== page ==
Steam went live in 2003, five years before the debut of the App Store. It was Valve’s attempt to streamline the update process for its own games — notably Counter-Strike — with a pipeline for software fixes built directly into the client. Valve made Steam mandatory with the release of Half-Life 2 in 2004, and in 2005 the service began hosting a significant number of third-party games. By 2007, Steam had more than 13 million registered accounts and 150 games; in 2019, it had 1 billion accounts on record and tens of thousands of games. No other PC hub could compete, and few tried.
The 70/30 revenue split has been part of Steam’s business model from the beginning. Neither Google nor Apple referenced Steam when they opened their respective app stores in 2008, but they both launched with the same revenue-sharing model, to little criticism.
That rate is still the standard on Steam (and Apple, and Google) today.
Only recently has Steam’s revenue-sharing model come under public scrutiny, and only because a new, actual competitor finally entered the market. The Epic Games Store went live in December 2018, and it has billions of dollars at its back, thanks to cash from Fortnite, the Unreal Engine and investors including Tencent Games. It launched with a bold promise for developers: a revenue split of 88/12.
The Epic Games Store scooped up a handful of exclusives, keeping these titles off of Steam, sometimes forever and sometimes for a limited window. In classic monopoly fashion, Valve didn’t respond.
Epic Games CEO Tim Sweeney openly challenged Valve to commit to a higher revenue rate for developers, saying, “If Steam committed to a permanent 88 percent revenue share for all developers and publishers without major strings attached, Epic would hastily organize a retreat from exclusives (while honoring our partner commitments) and consider putting our own games on Steam.”
Valve didn’t respond.
This is SO COMPETITIVE that Apple has kept it’s 30% cut the same for a decade. So so competitive.
— DHH (@dhh) July 29, 2020
Today, Apple CEO Tim Cook answered questions about the App Store’s treatment of content that could potentially compete with Apple’s own services, and whether it handles all apps the same. Developers including Spotify have filed unfair competition complaints against Apple. Basecamp CTO and co-founder David Heinemeier Hansson recently made his issues with Apple public after his email app, Hey, was rejected on the App Store for circumventing its built-in services for in-app purchases. After a few flip-flops from Apple, Hey is live on the App Store with no IAP and no 30 percent cut.
“We treat every developer the same,” Cook said during today’s hearing.
In response, Hansson tweeted, “I think this has to take the top cake for a lie so far?”
Answering a question about Apple’s revenue-sharing model, Cook said, “We have never increased commissions in the store since the first day it operated in 2008. There’s a competition for developers just like there’s a competition for customers.” He then listed the App Store’s competitors as Xbox, PlayStation, Windows and Android.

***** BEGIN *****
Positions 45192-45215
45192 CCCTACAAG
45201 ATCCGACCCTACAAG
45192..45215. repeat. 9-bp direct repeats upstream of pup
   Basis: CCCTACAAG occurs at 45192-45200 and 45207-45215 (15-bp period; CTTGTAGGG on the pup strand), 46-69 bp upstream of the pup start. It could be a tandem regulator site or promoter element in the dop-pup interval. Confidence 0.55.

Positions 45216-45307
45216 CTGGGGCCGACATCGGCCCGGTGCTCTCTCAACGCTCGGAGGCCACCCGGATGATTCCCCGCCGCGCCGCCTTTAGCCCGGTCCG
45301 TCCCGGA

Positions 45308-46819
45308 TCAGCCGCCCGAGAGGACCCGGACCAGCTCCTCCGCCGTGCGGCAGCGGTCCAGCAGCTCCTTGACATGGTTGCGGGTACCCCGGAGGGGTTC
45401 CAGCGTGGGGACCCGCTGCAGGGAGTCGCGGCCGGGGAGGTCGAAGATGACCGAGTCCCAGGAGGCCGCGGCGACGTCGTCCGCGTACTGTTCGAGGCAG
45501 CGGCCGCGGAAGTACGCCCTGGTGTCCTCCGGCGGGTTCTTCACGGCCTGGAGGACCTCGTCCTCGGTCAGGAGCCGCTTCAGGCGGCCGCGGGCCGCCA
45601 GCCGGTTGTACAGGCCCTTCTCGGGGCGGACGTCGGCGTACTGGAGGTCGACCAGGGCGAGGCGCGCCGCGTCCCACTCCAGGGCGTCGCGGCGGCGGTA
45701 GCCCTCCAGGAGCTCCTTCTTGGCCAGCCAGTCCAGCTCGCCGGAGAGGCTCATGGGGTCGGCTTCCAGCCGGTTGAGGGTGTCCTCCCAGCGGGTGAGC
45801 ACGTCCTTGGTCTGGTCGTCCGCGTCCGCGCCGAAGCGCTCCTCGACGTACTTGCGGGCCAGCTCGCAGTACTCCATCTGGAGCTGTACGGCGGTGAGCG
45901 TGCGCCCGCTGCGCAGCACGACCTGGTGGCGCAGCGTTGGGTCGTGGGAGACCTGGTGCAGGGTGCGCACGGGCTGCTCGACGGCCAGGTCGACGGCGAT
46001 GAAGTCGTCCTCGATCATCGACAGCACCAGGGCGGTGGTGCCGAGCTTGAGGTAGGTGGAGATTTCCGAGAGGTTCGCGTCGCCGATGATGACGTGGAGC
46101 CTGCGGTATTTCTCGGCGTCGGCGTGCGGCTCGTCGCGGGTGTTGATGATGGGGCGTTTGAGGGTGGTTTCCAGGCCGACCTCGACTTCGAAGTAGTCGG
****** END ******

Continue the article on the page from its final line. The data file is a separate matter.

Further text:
“Lol,” Hansson responded via Twitter. “Yeah, we should have written HEY for PlayStation. That was our mistake.”
This week, Sweeney also called out Apple and Google for having an “absolute monopoly” on app stores. Much like Hey on the App Store, Epic attempted to avoid Google’s ecosystem — and its revenue split — entirely when it made the Android version of Fortnite available outside of the Play Store at launch. However, many players found the workaround difficult to use and Epic launched Fortnite through Google earlier this year.
Sweeney plans to eventually launch the Epic Games Store on Google Play and the App Store, but so far, that’s been impossible.
“They [Apple] are preventing an entire category of businesses and applications from being engulfed in their ecosystem by virtue of excluding competitors from each aspect of their business that they’re protecting,” Sweeney told CNBC last week.
Scott Miller is the founder of Duke Nukem studio 3D Realms and a longtime advocate of independent developers. He officially entered the video game industry in 1987, back when Sweeney and Valve founder Gabe Newell were also starting their own careers in the industry.
“I used to have a higher opinion of Gabe,” Miller told Engadget last month. “But the fact that he’s not adjusting the rates in favor of developers is disappointing because he’s got a developer background too. And Valve is a development company. Why isn’t he more pro-developer in the position he’s at and at least cut it down to 20 percent?”
Valve operates in secrecy, and it’s earned a reputation as a too-cool company that does what it wants, on its own timeline. With this strategy, it’s garnered a horde of diehard fans. This, even though Valve hasn’t released a new game in a majority of its highly regarded, ridiculously popular franchises in a decade. Even though it’s refused to communicate with developers clamoring for more reasonable revenue agreements. Even though it has a habit of abandoning some of its most long-standing communities.
Valve hasn’t responded to Epic’s ultimatums because Steam, like the App Store, is secure. It’s big enough, with a rabid enough fanbase, to ignore the needs of developers, players or economic competition.